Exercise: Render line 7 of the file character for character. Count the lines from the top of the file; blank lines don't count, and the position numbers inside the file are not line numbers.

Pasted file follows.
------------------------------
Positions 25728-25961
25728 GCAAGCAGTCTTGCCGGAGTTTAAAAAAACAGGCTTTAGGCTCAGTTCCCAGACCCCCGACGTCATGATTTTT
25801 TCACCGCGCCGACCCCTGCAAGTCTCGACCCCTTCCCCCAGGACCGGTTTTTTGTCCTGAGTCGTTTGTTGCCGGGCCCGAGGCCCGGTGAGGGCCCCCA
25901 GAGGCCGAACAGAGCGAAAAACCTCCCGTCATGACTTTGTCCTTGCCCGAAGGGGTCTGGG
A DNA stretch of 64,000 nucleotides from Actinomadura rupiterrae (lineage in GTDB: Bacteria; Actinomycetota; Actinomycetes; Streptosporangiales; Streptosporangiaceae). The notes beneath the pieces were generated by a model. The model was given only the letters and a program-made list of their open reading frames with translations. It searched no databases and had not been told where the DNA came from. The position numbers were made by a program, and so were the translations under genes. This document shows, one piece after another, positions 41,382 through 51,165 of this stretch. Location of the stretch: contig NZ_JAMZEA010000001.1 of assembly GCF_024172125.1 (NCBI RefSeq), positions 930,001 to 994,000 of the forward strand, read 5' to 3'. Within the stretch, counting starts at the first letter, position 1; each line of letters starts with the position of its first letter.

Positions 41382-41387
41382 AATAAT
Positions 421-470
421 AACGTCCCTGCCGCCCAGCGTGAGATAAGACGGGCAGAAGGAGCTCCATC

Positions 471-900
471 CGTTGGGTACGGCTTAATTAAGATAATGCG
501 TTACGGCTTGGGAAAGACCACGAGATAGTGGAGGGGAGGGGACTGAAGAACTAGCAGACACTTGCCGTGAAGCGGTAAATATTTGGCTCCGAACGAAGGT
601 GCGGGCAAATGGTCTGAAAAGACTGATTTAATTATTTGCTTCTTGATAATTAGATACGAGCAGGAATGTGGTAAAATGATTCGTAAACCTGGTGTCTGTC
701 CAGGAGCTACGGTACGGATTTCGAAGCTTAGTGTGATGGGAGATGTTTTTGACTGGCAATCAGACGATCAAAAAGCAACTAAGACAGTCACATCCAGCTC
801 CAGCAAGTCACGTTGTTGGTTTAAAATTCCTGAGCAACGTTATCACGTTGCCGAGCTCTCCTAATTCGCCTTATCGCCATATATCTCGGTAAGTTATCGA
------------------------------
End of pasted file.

41382 AATAAT